The road to China
Robert Buddan, Contributor
The road that has taken recent Jamaican delegations to China has paved the way for Chinese assistance to Jamaica for road building, among other things. Chinese assistance in roadways and other ways goes back to our negotiations with China from 2004-5. There are three very important lessons here for Jamaica in how we conduct business with others and what responsibilities we take at home to be accountable.
The first lesson is about the importance of foreign policy. Since Independence, Jamaica has alternated between two foreign policies, the 'we are with the west' policy of the Jamaica Labour Party (JLP) and the third world (North-South and South-South) policy of the People's National Party (PNP). The latter has emphasised ideological and military non-alignment and solidarity with countries pursuing development models more appropriate to former colonies and dependencies.
The Michael Manley government established diplomatic relations with communist China in 1972 at a time when relations with communist countries were very unpopular in the west. By 2005, the Patterson administration had raised the level of these relations to their highest. Jamaica opened an embassy in China in that year, the arrangement for which the JLP had unnecessarily criticised.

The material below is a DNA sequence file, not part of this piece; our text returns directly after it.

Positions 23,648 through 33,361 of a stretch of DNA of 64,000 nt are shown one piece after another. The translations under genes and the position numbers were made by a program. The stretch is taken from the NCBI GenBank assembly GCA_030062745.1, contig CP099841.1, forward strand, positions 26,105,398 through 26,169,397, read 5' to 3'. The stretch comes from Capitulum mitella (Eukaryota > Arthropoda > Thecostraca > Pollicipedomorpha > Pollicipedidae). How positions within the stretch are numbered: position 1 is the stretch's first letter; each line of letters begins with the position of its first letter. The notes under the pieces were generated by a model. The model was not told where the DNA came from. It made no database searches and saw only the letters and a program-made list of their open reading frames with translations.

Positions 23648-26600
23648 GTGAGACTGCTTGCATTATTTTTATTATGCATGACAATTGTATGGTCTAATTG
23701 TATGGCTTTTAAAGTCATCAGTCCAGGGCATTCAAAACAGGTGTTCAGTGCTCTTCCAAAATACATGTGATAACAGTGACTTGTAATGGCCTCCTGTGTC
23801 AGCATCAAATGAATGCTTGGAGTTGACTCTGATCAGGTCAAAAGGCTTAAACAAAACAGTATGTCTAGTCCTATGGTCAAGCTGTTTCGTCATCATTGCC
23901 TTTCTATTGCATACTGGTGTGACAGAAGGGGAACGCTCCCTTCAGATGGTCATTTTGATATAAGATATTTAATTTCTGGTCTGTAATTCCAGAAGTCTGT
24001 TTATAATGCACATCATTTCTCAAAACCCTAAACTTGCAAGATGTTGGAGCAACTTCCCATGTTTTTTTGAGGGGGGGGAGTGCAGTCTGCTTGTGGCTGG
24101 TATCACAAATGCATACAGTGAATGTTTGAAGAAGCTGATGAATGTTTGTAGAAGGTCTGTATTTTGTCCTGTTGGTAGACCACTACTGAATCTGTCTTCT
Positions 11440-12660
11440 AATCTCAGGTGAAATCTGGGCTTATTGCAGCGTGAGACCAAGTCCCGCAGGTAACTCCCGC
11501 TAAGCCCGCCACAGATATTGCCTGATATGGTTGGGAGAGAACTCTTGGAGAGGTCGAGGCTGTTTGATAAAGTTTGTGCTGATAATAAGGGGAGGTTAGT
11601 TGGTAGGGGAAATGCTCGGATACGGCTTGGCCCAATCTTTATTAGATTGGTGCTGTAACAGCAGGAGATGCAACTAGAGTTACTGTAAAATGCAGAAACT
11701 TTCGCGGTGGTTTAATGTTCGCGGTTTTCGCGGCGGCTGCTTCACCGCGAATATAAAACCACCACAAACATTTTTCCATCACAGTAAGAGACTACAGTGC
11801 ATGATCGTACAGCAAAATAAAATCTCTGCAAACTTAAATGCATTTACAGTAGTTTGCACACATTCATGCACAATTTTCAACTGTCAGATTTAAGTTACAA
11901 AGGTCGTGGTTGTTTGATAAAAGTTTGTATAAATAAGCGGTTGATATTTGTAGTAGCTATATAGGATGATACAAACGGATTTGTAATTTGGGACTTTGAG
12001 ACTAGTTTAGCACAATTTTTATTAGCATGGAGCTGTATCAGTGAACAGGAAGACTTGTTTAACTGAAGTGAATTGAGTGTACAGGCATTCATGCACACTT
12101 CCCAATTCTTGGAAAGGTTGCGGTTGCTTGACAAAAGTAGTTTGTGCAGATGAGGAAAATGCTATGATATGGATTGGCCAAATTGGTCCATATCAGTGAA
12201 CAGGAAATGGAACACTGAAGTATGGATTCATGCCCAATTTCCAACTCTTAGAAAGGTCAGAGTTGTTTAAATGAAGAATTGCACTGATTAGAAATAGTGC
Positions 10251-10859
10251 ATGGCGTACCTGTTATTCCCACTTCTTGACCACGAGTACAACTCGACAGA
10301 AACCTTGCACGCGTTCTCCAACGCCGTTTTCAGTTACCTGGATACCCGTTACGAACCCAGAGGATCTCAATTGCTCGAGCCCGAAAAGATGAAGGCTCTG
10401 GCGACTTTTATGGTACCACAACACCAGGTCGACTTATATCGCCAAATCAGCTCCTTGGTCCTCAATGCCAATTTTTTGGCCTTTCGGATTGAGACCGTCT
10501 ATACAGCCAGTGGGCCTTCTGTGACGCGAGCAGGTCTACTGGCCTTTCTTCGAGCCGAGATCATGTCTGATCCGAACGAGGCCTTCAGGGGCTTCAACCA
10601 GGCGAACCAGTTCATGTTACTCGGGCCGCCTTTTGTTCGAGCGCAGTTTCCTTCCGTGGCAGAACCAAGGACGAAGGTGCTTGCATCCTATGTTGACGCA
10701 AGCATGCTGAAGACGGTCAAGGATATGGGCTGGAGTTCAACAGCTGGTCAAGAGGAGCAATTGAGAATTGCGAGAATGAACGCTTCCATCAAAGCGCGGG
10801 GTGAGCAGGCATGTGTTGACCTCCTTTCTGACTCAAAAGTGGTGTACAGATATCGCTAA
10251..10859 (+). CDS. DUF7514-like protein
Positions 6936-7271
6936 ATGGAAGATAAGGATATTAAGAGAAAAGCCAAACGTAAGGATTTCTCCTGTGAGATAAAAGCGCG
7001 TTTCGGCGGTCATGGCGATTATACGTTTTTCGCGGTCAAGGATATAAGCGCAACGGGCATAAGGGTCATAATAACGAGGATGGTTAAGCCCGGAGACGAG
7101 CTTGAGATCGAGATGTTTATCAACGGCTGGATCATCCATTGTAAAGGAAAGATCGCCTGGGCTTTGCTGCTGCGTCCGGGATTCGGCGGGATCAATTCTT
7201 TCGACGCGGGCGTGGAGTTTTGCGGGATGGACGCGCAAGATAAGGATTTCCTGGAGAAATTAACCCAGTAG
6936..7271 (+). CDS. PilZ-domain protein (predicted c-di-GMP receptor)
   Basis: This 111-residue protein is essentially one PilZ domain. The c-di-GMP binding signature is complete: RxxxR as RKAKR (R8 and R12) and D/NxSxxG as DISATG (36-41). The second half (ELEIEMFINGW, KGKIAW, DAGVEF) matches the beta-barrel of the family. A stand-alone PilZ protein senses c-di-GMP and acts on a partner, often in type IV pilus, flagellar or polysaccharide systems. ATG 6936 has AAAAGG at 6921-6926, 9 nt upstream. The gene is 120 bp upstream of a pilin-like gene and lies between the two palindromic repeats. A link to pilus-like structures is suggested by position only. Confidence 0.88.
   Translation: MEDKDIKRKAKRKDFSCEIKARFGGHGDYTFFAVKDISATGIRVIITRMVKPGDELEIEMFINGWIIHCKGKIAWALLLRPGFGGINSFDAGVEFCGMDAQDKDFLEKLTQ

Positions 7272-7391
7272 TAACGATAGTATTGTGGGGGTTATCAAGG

Penny wise, pound foolish
Jamaica-China trade reached US$500 million by 2006. This is why China now says it wants to continue what had been started in infrastructure, construction, mining, tourism, sports and culture. Our trade with China actually slipped by 30 per cent in 2009. In February 2008, the vice-premier of China visited Jamaica and the new JLP government had the benefit of a wide-ranging agreement that had been worked out since 2005. Still, Prime Minister Bruce Golding failed to visit China, deciding to stay at home, to save the cost of foreign travel, he said. I criticised that decision last year. Foreign travel cannot be equated with foreign affairs. This was a 'penny-wise, pound-foolish' policy.
The Chinese had invited the PNP to visit and the highest-level delegation of Portia Simpson Miller (Sports), Bobby Pickersgill (infrastructure and transport), Anthony Hylton (foreign affairs and foreign trade), Peter Bunting (national security), and Angela Brown-Burke (Vice-president) visited for five eye-opening days over November-December 2009.